The UAW said President Shawn Fain was in Chattanooga on Monday with a delegation of about 150 Volkswagen Group plant workers and community supporters to deliver a letter to VW management.
The letter demanded that the German company “end its union-busting and intimidation” of workers seeking union recognition at the automaker’s U.S. assembly plant, the UAW said.
VW management refused to accept the letter, a UAW spokesman said. A Volkswagen spokesperson, however, said management did indeed accept the letter Monday from employees inside the factory.
Workers are filing a federal labor charge against Volkswagen “for unlawful company policies concerning social media, dress code and flyering that have a chilling effect on workers’ rights to stand up and speak out publicly about their working conditions and the need to unionize,” the UAW said.
The move comes after the UAW last week filed unfair labor practice charges against Volkswagen, Honda and Hyundai, citing aggressive anti-union campaigns to deter workers from organizing.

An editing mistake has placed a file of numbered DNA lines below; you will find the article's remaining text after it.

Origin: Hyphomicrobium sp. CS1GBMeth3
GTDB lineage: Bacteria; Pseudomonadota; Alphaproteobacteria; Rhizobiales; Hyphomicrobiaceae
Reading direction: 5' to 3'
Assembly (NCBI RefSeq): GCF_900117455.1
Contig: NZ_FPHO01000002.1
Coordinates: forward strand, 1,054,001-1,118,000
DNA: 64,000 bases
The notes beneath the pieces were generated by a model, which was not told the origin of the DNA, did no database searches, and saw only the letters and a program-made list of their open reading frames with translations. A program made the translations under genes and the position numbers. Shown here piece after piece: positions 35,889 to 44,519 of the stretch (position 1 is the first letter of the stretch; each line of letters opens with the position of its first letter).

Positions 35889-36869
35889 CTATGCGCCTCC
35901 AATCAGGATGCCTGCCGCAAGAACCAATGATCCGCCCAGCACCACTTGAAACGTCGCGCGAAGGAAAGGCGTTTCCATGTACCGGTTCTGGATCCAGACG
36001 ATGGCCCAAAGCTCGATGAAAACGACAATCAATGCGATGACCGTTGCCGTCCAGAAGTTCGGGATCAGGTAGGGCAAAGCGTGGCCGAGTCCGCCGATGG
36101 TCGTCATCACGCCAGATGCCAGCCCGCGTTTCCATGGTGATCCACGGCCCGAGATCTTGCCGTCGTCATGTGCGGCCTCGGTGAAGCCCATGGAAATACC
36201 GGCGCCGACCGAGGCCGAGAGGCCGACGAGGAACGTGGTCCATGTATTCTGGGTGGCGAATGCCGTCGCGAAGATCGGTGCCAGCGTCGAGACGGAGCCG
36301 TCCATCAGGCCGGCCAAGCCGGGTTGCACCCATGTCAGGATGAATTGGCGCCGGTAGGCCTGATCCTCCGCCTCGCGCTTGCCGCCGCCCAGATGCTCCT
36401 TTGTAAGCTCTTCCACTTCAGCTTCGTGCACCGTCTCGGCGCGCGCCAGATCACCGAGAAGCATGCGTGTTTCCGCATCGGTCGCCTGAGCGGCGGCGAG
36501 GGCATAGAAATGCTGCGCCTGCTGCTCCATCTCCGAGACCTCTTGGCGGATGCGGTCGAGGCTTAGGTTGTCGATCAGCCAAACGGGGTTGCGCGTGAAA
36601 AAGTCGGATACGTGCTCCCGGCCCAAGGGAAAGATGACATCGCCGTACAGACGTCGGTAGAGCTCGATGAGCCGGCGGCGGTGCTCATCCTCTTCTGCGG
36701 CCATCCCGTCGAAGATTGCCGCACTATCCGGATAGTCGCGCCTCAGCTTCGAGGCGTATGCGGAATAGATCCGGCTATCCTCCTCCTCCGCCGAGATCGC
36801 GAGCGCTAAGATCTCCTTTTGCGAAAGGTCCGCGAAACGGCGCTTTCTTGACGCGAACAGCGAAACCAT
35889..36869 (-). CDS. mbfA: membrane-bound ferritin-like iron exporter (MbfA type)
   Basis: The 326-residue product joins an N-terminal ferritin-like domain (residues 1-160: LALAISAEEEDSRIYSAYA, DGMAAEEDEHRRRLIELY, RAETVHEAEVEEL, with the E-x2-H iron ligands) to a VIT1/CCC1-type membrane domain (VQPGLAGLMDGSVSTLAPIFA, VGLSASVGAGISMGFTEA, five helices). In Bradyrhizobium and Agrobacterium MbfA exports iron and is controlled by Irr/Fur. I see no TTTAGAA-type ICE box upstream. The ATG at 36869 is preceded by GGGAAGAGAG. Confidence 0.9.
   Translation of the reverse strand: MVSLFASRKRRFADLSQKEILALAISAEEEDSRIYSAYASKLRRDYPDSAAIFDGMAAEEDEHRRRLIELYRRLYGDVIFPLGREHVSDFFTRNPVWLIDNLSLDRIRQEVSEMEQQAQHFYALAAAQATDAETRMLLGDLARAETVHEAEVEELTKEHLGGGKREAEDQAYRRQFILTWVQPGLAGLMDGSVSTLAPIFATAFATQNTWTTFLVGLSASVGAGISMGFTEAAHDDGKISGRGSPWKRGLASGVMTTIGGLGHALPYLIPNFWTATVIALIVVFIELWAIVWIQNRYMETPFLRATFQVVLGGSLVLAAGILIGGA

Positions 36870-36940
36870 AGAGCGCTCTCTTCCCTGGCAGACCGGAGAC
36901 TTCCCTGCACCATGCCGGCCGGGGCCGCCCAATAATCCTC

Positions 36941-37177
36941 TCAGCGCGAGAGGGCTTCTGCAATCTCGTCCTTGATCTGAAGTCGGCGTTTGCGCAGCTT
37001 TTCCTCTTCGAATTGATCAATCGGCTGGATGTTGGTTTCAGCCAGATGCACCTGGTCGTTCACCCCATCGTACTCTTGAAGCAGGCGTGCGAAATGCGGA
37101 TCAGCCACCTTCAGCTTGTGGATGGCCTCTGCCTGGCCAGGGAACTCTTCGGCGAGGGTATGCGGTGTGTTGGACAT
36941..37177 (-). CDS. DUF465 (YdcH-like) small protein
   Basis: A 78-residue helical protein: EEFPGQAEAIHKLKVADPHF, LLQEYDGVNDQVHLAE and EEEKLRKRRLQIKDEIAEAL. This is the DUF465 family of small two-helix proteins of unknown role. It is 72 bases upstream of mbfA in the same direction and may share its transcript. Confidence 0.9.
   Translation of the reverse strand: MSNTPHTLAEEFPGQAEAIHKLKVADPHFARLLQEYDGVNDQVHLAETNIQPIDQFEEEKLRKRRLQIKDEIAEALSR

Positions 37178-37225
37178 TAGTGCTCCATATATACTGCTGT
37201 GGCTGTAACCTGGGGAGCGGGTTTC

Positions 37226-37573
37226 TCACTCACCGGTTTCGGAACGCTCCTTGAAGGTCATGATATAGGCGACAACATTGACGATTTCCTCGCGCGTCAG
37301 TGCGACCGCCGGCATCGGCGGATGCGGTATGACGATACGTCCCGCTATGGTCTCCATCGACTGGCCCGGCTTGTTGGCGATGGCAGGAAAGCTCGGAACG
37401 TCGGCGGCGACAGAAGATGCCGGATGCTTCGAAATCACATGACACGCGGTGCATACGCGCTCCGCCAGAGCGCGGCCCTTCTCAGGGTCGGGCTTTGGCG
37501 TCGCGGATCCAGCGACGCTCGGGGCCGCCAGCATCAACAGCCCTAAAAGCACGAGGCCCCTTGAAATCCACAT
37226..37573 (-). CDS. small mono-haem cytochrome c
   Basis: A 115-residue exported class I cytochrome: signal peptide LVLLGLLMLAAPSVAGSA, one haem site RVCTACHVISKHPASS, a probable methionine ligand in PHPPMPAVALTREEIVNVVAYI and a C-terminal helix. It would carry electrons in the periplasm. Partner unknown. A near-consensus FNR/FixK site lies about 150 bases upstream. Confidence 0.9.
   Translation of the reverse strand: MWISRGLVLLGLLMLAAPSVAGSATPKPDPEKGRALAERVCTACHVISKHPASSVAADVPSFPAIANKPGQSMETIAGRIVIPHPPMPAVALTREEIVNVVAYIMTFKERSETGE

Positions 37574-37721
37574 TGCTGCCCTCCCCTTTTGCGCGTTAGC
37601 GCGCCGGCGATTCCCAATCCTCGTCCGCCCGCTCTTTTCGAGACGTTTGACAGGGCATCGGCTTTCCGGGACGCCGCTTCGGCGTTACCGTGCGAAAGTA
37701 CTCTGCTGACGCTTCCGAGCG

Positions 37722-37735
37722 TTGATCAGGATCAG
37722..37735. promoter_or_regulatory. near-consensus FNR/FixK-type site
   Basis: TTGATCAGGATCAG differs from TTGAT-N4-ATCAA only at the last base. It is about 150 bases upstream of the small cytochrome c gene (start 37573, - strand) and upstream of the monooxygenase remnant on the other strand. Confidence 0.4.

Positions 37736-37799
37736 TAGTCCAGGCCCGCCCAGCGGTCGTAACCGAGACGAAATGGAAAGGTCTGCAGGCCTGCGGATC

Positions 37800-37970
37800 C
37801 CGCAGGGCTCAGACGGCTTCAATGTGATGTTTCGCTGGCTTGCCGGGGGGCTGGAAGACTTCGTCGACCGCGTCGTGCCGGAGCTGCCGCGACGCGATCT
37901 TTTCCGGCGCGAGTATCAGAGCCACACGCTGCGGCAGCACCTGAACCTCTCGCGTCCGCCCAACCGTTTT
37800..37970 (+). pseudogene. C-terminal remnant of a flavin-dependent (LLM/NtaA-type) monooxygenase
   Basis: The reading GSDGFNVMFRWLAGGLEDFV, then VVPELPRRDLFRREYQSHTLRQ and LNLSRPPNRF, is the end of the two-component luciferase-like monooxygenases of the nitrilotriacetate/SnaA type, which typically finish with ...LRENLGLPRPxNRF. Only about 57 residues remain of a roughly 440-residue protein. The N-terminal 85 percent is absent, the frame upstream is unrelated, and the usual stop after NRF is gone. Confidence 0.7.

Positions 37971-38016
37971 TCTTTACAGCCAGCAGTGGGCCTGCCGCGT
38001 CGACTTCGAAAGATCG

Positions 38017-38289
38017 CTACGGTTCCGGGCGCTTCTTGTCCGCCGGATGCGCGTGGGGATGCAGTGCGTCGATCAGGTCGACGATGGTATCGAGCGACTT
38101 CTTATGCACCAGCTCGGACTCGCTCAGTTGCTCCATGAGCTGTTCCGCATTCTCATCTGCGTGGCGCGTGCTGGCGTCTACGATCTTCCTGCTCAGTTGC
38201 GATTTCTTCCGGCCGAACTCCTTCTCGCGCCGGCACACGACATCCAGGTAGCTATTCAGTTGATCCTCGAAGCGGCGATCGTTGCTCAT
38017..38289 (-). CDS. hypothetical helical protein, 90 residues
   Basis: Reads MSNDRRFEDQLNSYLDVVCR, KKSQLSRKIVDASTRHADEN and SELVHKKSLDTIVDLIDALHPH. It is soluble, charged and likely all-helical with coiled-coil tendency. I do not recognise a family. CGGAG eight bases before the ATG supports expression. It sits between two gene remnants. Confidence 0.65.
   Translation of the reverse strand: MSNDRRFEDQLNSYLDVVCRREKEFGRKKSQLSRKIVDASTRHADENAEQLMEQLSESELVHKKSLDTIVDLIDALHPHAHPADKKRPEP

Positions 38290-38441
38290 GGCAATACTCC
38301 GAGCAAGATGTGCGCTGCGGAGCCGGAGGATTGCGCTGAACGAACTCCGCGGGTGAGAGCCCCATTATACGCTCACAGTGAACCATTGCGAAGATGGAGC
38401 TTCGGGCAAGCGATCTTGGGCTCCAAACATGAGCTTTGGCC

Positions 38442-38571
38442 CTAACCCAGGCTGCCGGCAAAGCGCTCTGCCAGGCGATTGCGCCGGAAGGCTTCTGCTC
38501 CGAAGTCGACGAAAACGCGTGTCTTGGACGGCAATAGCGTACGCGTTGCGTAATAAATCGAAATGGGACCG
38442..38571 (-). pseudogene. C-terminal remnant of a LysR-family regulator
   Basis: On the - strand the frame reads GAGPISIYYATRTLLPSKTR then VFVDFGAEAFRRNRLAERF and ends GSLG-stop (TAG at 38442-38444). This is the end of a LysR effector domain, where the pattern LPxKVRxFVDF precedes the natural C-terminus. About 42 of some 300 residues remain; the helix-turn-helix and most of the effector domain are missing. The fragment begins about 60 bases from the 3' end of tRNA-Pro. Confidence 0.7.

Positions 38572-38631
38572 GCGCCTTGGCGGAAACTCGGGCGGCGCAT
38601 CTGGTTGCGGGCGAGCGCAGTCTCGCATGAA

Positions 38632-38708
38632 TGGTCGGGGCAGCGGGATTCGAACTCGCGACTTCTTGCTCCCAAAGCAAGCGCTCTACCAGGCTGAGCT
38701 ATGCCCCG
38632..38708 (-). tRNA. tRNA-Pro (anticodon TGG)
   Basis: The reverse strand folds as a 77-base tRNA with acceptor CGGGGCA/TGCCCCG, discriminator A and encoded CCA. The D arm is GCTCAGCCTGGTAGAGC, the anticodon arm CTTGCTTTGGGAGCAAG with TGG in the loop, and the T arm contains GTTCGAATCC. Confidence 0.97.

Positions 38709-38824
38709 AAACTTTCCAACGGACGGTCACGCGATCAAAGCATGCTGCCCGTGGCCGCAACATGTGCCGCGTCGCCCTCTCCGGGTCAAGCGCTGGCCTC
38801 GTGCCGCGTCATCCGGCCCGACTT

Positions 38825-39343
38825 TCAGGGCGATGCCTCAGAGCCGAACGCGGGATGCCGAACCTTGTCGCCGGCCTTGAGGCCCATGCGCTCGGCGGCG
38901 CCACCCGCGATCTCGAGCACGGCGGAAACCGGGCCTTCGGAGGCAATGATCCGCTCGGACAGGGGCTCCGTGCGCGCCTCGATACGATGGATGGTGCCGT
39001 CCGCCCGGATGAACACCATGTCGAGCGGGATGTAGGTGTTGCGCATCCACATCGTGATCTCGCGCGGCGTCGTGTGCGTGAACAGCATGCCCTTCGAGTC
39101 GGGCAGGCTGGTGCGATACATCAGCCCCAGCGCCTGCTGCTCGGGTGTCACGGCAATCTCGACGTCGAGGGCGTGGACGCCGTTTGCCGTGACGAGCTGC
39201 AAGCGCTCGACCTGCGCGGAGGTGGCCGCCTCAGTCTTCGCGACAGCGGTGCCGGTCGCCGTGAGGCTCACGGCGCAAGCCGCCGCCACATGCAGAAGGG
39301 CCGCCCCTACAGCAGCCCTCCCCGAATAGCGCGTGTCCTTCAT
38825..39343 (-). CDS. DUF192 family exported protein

“Volkswagen refutes any claims of union-busting, intimidation or illegal violations of worker rights at our Chattanooga plant,” a spokesperson for the automaker said in an emailed statement to Automotive News.
“Labor representation is part of our company’s culture; half of our global supervisory board members are labor representatives. We respect our workers’ right to decide the question of union representation. And we remain committed to providing accurate information that helps inform them of their rights and choices.”
The UAW has said more than 1,000 factory workers at the company’s Tennessee assembly plant have signed union authorization cards, amounting to more than 30 percent.
The UAW declined to specify how many Chattanooga workers have signed union authorization cards as of Monday but said “it’s much higher” than 1,000. The UAW added that more workers have already signed cards at the Chattanooga plant than the total amount of voters in the unsuccessful 2019 vote there.
In November, Volkswagen said it would increase salaries by 11 percent for production workers at the plant.
The UAW has announced organizing drives covering as many as 150,000 workers at 13 nonunion automakers in the U.S., including Tesla, Toyota, Honda, Hyundai and Volkswagen.
Fain has promised to ramp up the UAW’s organizing efforts following the ratification of new labor contracts with the Detroit 3 this fall. The union struck various General Motors, Ford Motor Co. and Stellantis operations for more than a month.
Reuters contributed to this report.